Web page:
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Thursday, March 18, 2010


Back in the day, before the oceans drank Atlantis, when there was "Dungeons and Dragons" and "ADVANCED Dungeons and Dragons," we had an adjective, and that word was "Gygaxian."

Y'see, the Dungeon Master's Guide was an interesting thing. It contained much useful information. It also contained tables you'd never use, rules one never consulted, and detail upon detail upon detail. Who remembers the dreaded Potion Miscibility Table? Or perhaps the Harlot Chart? Ol' Gary must have had a serious thing for percentile dice. Anyway, we referred to rules that were complicated to the point where they could be ignored without impacting the game as "gygaxian," as in "Man, I don't know anyone who plays a strict gygaxian game."

I found it interesting that today on I found that my little knot of geeks wasn't the only one to have drawn the man's name into an adjective... he's part of the language now...

Gygax, Gygaxian
An adjective form of the name of one of the founders of the role-playing hobby, E. Gary Gygax. When used as an adjective, Gygax's name indicates that the item so modified breaks some commonly held assumption about the world (often pertaining to the logical construction of an area). Notable RPGnet member Steve Darlington once observed that a Gygaxian dungeon, for instance, often resembles a game of Let's Make a Deal as re-imagined by a homicidal SCAdian on PCP. ("What's behind door number 1? A monster! Door number 2? Instant death! Door number 3? Treasure!") This style of design is generally earmarked by the following:
1.Dungeons apparently designed solely for adventurers to adventure in, rather than a structure built for another purpose which has now been lost, forgotten, or re-purposed.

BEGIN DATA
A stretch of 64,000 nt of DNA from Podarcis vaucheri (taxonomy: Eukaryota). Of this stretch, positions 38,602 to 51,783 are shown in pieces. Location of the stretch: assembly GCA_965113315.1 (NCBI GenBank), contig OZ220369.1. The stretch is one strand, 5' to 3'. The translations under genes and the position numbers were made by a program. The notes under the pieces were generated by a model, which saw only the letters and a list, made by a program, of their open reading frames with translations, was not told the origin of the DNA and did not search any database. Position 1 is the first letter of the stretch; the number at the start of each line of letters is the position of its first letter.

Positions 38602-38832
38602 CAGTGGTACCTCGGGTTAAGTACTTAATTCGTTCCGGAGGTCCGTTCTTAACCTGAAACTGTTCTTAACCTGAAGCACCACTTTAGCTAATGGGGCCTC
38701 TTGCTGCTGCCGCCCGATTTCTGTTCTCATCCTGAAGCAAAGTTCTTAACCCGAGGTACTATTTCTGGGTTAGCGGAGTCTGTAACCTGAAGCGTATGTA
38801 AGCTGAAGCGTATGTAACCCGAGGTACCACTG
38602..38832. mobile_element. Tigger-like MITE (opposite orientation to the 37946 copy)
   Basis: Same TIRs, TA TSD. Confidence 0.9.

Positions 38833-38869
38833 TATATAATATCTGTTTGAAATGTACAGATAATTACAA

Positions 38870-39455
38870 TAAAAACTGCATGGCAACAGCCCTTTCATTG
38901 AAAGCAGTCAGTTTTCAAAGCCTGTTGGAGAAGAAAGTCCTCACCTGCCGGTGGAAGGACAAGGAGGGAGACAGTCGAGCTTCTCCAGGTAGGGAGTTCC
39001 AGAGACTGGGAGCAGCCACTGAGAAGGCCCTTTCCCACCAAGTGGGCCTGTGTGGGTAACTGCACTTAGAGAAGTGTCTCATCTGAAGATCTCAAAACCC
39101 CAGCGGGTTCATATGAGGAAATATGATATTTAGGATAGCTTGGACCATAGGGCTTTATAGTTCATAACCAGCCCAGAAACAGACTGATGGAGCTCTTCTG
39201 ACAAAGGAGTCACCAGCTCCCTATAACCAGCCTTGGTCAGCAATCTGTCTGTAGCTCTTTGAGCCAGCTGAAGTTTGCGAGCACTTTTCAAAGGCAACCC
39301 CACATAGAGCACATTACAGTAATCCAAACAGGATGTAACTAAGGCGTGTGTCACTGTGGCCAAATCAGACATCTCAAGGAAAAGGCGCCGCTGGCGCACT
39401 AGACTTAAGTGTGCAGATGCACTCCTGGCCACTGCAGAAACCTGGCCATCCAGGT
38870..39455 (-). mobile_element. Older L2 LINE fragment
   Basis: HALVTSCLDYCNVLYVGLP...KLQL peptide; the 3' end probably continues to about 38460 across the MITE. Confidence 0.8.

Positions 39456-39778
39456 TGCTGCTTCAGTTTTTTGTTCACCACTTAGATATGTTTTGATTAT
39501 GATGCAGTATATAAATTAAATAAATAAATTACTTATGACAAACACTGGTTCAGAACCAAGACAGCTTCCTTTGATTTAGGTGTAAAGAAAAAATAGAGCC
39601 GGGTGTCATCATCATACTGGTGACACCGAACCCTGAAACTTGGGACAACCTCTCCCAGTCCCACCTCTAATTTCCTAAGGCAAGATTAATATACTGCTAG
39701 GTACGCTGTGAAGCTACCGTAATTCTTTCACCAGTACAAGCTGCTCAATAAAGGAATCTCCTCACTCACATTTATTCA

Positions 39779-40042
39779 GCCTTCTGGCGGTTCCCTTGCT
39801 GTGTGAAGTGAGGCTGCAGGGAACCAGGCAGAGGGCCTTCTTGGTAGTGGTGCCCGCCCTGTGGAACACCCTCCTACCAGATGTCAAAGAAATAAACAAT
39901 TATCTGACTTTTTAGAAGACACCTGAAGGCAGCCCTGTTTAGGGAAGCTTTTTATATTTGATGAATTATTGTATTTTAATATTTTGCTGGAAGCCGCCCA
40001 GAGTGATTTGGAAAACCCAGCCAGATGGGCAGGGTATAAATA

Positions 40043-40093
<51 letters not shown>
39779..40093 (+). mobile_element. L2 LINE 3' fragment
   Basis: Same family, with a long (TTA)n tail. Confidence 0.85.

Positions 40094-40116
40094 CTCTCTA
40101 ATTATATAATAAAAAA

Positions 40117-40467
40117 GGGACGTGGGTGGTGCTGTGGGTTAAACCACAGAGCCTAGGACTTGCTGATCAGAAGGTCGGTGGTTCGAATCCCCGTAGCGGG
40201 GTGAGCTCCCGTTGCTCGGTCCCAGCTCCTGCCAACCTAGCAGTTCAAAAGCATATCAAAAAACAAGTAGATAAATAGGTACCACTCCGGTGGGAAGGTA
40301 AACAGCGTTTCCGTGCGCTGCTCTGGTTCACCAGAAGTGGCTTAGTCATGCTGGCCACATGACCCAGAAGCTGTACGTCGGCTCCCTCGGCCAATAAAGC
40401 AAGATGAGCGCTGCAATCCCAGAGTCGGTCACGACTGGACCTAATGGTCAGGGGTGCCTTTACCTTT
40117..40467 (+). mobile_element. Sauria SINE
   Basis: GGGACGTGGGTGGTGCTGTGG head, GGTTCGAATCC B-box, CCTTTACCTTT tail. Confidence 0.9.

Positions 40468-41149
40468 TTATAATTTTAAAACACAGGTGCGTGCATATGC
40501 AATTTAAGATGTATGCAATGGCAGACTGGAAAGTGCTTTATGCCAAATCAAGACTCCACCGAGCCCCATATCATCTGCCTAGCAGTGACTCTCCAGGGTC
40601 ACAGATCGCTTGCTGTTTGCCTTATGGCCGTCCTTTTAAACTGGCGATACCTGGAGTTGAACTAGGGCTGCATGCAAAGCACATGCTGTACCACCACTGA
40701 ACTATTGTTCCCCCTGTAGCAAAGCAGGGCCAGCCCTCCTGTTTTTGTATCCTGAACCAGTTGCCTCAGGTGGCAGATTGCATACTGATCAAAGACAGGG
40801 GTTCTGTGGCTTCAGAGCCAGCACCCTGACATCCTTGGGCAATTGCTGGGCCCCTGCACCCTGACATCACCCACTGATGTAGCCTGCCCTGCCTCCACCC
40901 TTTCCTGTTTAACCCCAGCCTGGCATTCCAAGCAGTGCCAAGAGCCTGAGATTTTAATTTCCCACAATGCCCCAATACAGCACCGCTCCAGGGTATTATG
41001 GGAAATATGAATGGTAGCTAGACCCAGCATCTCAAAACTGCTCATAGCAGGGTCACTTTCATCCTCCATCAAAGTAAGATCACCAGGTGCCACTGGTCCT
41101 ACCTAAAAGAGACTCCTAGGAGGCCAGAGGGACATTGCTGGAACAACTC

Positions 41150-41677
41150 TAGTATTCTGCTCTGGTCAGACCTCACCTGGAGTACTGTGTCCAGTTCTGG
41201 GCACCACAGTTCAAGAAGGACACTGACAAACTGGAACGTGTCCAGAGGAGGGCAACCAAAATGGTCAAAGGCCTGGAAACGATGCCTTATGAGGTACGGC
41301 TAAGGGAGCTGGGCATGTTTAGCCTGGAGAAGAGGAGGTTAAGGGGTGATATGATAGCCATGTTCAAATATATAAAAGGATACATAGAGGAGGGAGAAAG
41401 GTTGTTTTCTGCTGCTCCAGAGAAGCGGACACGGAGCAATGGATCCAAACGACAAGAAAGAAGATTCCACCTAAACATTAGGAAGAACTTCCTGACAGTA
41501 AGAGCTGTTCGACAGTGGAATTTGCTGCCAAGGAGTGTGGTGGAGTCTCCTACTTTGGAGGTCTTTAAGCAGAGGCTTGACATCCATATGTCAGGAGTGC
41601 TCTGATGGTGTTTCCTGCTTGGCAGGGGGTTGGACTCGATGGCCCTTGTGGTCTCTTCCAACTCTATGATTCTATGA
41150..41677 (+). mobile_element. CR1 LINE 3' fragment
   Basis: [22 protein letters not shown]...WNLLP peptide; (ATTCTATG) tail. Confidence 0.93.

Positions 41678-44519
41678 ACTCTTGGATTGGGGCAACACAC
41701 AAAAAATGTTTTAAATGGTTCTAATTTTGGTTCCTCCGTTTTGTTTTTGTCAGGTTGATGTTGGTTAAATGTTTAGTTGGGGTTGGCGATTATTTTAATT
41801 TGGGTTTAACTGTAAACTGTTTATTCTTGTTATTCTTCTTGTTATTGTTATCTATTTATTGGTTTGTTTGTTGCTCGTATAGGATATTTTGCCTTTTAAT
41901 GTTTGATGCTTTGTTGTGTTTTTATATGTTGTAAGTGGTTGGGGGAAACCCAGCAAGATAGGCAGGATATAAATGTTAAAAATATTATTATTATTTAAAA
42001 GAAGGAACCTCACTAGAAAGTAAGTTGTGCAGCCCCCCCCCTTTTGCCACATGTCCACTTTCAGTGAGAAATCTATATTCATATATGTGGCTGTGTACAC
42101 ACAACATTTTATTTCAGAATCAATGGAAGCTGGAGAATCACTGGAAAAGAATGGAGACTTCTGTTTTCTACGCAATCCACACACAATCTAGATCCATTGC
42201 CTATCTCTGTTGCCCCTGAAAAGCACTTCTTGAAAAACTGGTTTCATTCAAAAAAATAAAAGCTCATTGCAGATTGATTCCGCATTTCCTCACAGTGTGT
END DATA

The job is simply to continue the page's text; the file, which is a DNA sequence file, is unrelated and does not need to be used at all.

2.The presence of monsters who, logically, have no business being where they are and would have starved to death without a constant stream of adventurers stumbling into them.
3.Monsters which seem designed specifically to kill adventurers, such as a metamorph which lures prey by imitating a treasure chest.
4.A profusion of remarkably deadly traps, particularly ones serving as punishment for seemingly random, innocent, and even logical actions; for example, a throne which automatically kills any character who sits in it without wearing the crown and holding the scepter, then proceeds to destroy said character's soul to prevent his resurrection.
5.Traps which would tend to kill any residents who made a minor mistake such as stepping on the wrong tile or forgetting one's key.
6.Cursed magic items which automatically kill or permanently harm a character attempting to use them, usually designed to function as expected until the user is in mortal danger, with the curse utterly undetectable until activated.
7.An extremely overblown writing style which seems to imply excessive use of a thesaurus. This "Gygaxian prose" is best exemplified by his work in the AD&D 1st edition Dungeon Masters Guide.

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